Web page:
“We could not survive without the new stadium,” Wilkinson said. “The club went into three administrations in 10 years before we took over because it was trying to go beyond its means, as so many clubs now do.”

    Failing to move, falling behind

    The sense of frustration can be understood by the fact Luton have been trying to leave the 10,106-capacity Kenilworth Road for so long – and the need to move is obvious for all to see.

    Few fans of opposing clubs will forget entering the away end through locals’ back gardens, but while this oddity may make for great social media content, it highlights how far behind the Hatters are from their Championship rivals.

    Of the five Championship clubs never to have played in the Premier League (Brentford, Bristol City, Luton, Millwall, Preston), only Luton have barely touched their stadium in over 30 years, with Brentford moving into a shiny new home next season.

    The club’s rise from non-league has been swift – including two successive promotions – but even so, they have found the Championship a very different financial beast from their last stay in 2006/07.

    As Wilkinson pointed out in his programme notes last weekend: “The value of Premier League parachute payments to Championship clubs would completely fund the player budgets of Leagues One and Two for well over two seasons.”

    He also told Sky Sports: “We always knew it was going to be tough and that we were probably going to be in bottom six, because that’s where we are in budget terms.”

    Luton’s aim is for the development and new stadium to help the club become self-sufficient, rather than having to sell their leading lights, such as James Justin (Leicester, £8m) and Jack Stacey (Bournemouth, £4m), who left last summer.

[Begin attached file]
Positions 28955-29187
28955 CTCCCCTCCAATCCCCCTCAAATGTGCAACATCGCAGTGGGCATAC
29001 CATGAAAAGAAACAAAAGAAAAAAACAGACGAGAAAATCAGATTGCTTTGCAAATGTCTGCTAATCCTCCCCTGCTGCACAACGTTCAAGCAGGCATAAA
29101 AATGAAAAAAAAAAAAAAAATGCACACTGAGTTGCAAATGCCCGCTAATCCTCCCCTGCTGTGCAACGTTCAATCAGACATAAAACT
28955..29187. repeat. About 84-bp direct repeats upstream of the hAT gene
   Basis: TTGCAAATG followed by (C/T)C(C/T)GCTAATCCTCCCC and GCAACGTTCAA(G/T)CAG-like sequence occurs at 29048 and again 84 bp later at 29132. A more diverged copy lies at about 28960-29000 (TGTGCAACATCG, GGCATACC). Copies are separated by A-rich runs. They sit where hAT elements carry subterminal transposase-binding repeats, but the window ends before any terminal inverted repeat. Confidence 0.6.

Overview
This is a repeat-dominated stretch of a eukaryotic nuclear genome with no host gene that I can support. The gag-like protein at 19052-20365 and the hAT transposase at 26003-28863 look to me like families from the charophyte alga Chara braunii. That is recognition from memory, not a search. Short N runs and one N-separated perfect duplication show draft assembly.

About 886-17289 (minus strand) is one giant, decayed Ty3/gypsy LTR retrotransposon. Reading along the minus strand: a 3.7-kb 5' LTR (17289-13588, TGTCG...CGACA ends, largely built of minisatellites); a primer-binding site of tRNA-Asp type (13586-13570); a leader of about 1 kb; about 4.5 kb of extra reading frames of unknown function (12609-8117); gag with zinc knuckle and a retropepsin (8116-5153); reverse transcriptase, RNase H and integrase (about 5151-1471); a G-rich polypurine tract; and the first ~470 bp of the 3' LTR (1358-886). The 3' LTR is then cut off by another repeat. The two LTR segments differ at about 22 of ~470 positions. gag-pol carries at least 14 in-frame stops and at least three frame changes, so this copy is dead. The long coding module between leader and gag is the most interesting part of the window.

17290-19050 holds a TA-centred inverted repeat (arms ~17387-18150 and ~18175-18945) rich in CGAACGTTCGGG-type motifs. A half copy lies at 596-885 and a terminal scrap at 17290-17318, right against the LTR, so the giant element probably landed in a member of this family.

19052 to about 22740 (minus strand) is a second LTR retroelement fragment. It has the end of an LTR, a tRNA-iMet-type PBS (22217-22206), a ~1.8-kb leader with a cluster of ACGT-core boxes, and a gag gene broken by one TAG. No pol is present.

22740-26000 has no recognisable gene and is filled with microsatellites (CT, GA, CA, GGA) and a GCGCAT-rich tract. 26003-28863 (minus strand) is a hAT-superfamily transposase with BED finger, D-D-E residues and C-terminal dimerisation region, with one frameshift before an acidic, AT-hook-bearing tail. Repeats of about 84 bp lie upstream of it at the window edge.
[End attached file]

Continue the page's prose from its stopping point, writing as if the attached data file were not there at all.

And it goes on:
Protecting youth development

    As well as the stadium move, Wilkinson is keen to highlight the importance of Luton’s application to gain Category Two status for their academy and entry into the Premier League U23 setup.

    This would hopefully mean an end to players looking to leave the club if, on graduating from the academy, they fail to find a route to the first team.

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    “This move is very important, it’s crucial,” says Wilkinson. “The trouble at the moment is there is no football between leaving the academy at 18 and the first-team squad. There is no organised reserve football other than some friendlies, but players then get frustrated.

    “This would give us a bigger group of players overall as we would have an under-23 squad which could include the youth players we keep from the youth team.

    “We have to install an indoor dome with an artificial pitch. And hire some extra coaching staff. That allows us to apply for the Premier League U23 programme, which has two leagues.

    “It’s not finalised, but we have applied and are reasonably confident. It would mean we will be able to provide football at that level for those youth players.”